17 million first-time homebuyers are entering the housing market in the next five years, and most of them will be Millennials. Are you ready?Source: thefinancialbrand.com
In the next five years, TransUnion estimates there could be anywhere from 13.8 to 17.1 million first-time homebuyers entering the housing market.
For its analysis, TransUnion developed a model that examined thousands of credit scores and attributes determining credit worthiness and propensity to purchase a home. The resulting “First-Time Homebuyer Propensity Model” identified specific consumers likely to become first-time homebuyers. Using this model, TransUnion determined that there could be as many as three million first-time homebuyers over the next year.
This would add a significant number of consumers to the mortgage pool. For comparison, 6.2 million consumers opened a new mortgage in 2015, approximately three million of which were first-time homebuyers.
TransUnion’s projections are based on U.S. consumers who do not currently have a mortgage, coupled with long-term estimates for growth in the mortgage purchase market and the percentage of first-time homebuyers in the traditional mortgage market.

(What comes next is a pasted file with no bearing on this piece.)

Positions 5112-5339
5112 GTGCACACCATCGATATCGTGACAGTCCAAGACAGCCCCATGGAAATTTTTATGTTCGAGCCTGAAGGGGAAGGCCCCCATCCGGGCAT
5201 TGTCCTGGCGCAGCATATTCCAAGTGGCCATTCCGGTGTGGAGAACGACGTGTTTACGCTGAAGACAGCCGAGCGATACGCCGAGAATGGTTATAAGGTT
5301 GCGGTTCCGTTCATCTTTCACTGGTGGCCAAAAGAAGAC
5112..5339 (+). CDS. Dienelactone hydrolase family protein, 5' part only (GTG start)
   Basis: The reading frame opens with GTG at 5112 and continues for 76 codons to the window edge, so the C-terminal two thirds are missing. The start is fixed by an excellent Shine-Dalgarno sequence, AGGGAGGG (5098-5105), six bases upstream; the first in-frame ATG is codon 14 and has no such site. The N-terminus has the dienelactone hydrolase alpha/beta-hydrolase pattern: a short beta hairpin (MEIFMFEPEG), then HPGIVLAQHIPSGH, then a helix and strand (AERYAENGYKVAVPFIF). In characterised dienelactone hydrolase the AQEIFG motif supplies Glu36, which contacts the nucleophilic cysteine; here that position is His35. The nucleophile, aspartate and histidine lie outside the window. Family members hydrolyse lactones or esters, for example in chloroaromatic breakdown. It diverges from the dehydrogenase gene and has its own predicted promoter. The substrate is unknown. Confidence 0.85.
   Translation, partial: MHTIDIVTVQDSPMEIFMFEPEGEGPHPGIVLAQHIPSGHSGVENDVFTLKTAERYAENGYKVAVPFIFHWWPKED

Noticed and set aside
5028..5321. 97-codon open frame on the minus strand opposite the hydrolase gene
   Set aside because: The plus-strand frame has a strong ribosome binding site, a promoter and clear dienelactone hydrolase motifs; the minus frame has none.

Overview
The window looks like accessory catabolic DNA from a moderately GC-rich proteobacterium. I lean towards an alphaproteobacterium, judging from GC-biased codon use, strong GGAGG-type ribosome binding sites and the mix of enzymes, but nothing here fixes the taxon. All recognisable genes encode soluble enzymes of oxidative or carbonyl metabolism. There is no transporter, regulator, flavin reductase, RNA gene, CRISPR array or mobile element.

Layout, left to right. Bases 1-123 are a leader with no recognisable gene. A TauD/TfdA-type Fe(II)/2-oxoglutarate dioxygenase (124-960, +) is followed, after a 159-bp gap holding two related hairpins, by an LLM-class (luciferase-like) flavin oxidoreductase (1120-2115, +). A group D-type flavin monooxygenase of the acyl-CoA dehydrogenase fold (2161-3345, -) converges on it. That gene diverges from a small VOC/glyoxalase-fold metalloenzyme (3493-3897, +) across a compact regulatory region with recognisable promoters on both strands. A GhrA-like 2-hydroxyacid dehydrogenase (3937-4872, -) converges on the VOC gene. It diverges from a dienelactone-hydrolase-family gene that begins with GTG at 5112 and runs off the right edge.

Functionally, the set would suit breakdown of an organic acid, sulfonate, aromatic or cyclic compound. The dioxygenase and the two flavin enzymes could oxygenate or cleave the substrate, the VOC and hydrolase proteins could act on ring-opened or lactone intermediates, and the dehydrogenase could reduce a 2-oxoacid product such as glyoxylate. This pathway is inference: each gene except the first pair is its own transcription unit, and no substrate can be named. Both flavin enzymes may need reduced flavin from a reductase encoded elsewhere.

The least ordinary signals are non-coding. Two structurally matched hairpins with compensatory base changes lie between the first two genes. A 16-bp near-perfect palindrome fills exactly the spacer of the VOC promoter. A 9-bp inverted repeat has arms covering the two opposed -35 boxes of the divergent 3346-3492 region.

The study shows that Millennial consumers aged 20-39 will likely represent the majority of first-time homebuyers. In 2015, consumers in this age group represented 60% of first-time homebuyers, up from 44% in 2000. The youngest consumer subset studied, those ages 20-29, also have experienced major growth among first-time homebuyers, as their share has risen from 17% in 2000 to 28% in 2015.
In another study fielded by TransUnion, nearly a third of Millennials (consumers ages 18 to 34) said they hope to purchase a home within the next year, but more than 40% are worried they may not have the credit to do so.
When asked their primary concerns about the home-buying process, Millennials said they are worried about having a low credit score (47%), not being able to fund a down payment (59%) and/or not qualifying for a low interest rate on a mortgage (56%), above all other concerns.
Credit scores are lowest among young adults ages 18-29 year olds, which have FICO scores below 699, than any other age groups, according to data collected by credit scoring system FICO. Approximately 32% of FICO consumers ages 18-34 have a score below…[read the full article at thefinancialbrand.com]